Saudi Arabia and Turkey, which support the Syrian opposition, welcomed the missile strike, with Riyadh calling it a "courageous decision" by Trump. Iran called it a "dangerous" unilateral action that would "strengthen terrorists" and further complicate the conflict.
The British government says it was informed in advance about the strike and firmly supports the American action.
Prime Minister Theresa May's office says the action was "an appropriate response to the barbaric chemical weapons attack launched by the Syrian regime, and is intended to deter further attacks." France, Italy and Israel also welcomed the strikes.
The opposition Syrian Coalition said the U.S. attack puts an end to an age of "impunity" and should herald the start of a larger campaign against Damascus.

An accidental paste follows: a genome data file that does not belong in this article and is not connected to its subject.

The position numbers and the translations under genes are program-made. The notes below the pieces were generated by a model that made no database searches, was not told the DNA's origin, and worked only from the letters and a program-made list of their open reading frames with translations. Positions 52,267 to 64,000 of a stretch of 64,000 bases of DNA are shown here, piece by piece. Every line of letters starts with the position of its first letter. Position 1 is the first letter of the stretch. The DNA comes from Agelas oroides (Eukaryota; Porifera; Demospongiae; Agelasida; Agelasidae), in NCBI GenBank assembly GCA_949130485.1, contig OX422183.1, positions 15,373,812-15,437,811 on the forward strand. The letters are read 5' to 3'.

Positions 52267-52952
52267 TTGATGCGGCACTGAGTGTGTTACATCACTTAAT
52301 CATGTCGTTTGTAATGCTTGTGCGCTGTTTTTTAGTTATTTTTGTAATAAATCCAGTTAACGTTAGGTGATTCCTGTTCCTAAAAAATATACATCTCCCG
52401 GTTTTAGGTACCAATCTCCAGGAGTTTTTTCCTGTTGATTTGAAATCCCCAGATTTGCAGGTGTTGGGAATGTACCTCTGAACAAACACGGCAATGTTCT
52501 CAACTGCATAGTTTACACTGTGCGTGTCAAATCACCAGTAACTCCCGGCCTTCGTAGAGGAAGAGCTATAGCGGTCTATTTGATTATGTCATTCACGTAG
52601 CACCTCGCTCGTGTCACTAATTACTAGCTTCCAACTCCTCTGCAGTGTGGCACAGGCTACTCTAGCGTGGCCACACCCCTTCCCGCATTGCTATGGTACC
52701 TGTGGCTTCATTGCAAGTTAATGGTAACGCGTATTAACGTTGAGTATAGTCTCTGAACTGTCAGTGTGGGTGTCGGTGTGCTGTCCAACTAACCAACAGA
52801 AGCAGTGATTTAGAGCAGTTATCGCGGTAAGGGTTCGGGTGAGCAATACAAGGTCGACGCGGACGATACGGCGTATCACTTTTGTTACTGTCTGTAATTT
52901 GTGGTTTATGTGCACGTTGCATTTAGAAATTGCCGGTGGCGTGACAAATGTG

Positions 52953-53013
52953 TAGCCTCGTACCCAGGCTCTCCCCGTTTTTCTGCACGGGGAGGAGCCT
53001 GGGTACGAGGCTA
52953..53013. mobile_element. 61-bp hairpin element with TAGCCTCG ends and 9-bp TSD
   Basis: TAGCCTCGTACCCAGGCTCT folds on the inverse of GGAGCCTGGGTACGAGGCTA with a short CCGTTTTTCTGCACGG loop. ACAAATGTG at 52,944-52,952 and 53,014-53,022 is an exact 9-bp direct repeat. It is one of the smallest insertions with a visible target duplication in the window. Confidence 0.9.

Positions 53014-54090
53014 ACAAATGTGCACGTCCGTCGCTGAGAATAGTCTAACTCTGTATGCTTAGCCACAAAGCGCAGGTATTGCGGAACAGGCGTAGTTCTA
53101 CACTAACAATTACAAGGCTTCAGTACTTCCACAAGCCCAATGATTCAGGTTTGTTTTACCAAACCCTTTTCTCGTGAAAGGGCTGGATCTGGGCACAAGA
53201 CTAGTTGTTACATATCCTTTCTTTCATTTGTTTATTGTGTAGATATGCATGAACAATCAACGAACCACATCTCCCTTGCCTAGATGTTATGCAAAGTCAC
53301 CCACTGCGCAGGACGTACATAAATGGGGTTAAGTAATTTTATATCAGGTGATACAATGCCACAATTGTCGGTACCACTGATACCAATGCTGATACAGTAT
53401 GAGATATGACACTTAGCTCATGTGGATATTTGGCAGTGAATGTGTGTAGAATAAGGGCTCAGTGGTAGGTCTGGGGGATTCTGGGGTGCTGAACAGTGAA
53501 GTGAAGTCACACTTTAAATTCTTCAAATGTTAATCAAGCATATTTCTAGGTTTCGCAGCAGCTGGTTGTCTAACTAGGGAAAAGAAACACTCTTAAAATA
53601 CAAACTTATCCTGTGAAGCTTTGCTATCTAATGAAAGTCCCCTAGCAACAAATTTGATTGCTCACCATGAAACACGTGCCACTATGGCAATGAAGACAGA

Maj. Jamil al-Saleh, a U.S-backed rebel commander based in the area where the U.S. attack took place, told The Associated Press he hoped the strike would be a "turning point" in the six-year-old war, which has killed an estimated 400,000 people.
Assad had been under mounting international pressure after the chemical attack on the northern town of Khan Sheikhoun, which killed 87 people, including 31 children. Even Russia has said its support is not unconditional.
Syria rejected the accusations, and blames opposition fighters for stockpiling the chemicals. Russia has said the toxic agents were released when a Syrian airstrike hit a rebel chemical weapons arsenal, and that blame should not be apportioned until a full investigation has been completed.